Now that we know the gradient, we can make changes to the weights and bias.

If we visualize this, our training loop would look like so:

But enough with all the math bla bla…let’s start coding.

Let’s start with all the helper stuff. I’ve generated a data-set and checked the correlation in GeoGebra, so we actually get a nice result this time.

import matplotlib.pyplot as plt


# Helper function to separate the columns of our training data
def column(matrix, i):
    return [row[i] for row in matrix]


# Our training data
points = [[245, 1400],
          [312, 1600],
          [279, 1700],
          [308, 1875],
          [199, 1350],
          [219, 1550],
          [405, 2350],
          [324, 1780],
          [319, 1600],
          [255, 1700]]

xa = column(points, 0)
ya = column(points, 1)

Next, we need to initialize our values (weight, bias, learning rate). To get to these initial values, I wrote the perceptron, initialized the values with 1 and then figured out what numbers they approach. For the learning rate I had a different approach: I just made it smaller by a factor of 1E-1 until I stopped getting OverflowError from my prediction.

weight = 10
bias = 100
lr = 0.000001
errorAvg = 0

The prediction itself and the training loop are fairly trivial.

def predict(xp):
    return xp * weight + bias


# Train
for iteration in range(10):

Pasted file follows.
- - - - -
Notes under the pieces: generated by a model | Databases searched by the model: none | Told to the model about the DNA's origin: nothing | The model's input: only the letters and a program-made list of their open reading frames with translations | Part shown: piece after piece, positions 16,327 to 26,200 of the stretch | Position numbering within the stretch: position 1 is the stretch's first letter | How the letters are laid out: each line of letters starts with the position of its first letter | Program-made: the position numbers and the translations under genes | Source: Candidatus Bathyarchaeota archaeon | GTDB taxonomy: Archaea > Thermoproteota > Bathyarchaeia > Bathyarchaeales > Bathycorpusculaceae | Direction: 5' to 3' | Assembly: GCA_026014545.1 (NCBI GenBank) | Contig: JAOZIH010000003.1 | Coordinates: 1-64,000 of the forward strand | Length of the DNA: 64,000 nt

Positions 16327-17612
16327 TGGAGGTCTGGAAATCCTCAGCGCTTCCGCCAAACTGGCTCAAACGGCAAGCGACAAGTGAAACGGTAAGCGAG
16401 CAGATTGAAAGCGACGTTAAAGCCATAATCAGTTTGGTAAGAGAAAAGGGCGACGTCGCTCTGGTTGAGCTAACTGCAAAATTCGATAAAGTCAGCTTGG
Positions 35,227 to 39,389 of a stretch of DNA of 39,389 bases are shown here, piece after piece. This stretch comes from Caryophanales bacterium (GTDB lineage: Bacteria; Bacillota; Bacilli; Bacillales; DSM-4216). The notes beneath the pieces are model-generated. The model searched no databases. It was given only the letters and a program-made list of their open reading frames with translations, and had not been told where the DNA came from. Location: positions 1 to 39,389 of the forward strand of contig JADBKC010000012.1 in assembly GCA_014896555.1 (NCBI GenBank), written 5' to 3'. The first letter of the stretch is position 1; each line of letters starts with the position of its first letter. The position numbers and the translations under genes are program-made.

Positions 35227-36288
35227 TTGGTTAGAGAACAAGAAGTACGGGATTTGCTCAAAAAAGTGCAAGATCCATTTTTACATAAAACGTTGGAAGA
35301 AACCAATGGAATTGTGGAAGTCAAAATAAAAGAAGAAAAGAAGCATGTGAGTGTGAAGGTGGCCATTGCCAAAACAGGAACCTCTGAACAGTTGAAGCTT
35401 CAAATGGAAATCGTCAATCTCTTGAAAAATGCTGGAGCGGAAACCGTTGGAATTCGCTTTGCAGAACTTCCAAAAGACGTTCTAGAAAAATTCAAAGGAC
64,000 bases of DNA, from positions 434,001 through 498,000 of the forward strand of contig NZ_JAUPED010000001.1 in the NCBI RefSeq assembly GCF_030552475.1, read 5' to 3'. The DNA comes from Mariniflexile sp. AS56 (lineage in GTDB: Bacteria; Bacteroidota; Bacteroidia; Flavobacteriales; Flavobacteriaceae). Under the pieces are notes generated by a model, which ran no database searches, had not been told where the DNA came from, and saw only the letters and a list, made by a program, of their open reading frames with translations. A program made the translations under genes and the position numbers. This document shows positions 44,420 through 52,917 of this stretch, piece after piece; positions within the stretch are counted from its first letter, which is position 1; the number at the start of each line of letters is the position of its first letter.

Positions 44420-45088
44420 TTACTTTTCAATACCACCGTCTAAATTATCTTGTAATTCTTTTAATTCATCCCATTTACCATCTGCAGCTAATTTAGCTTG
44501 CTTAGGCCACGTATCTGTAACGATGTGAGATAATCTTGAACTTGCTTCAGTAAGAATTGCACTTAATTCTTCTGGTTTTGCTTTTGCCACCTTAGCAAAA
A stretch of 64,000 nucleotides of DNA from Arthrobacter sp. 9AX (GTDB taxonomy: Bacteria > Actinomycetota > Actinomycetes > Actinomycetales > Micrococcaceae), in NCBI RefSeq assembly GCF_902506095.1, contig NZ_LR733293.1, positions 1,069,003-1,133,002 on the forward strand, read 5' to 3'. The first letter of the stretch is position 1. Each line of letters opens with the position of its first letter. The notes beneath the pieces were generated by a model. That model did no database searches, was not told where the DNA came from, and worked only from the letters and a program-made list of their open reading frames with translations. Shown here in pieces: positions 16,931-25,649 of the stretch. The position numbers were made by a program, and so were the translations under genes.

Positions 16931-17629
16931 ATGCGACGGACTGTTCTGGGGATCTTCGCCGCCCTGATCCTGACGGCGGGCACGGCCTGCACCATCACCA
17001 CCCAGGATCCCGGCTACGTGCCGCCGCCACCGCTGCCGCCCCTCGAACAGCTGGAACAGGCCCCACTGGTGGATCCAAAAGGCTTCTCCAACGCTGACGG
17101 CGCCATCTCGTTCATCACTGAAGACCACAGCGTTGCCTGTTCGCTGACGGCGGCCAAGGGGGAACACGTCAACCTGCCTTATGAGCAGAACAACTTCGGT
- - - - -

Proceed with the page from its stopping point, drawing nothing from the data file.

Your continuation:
for x, y in points:
        prediction = predict(x)
        error = y - prediction
        errorAvg += error
        gradient = x * error * lr

        # Change bias and weight
        bias += gradient
        weight += weight * gradient
    errorAvg = errorAvg / len(xa)
    print("Iteration: {}\n--------------\nError: {}; Weight: {}; Bias: {}\n".format(iteration, errorAvg, weight, bias))
    
print("Final\n--------------\nError: {}; Weight: {}; Bias: {}".format(errorAvg,weight, bias))

Now we just need to visualize it all:

lineX = []
lineY = []
for i in range(len(xa)):
    lineX += [xa[i]]
    lineY += [predict(xa[i])]

plt.plot(xa, ya, 'ro')
plt.plot(lineX, lineY)
plt.show()

We should see something like this:

lltai2_plot

This is cool and all…but I want more. I want a multi-input perceptron! Let’s first make the code more modular by making a perceptron class. Also, let’s change our value initialization to random values.

from random import random


class Perceptron:
    def __init__(self, nrOfInputs):
        self.weight = []
        for i in range(nrOfInputs):
            self.weight += [random()]

    def predict(self, input):
        prediction = 0
        for i, val in enumerate(input):
            prediction += self.weight[i] * val

        return prediction

    def train(self, inputs, outputs, lr, ti):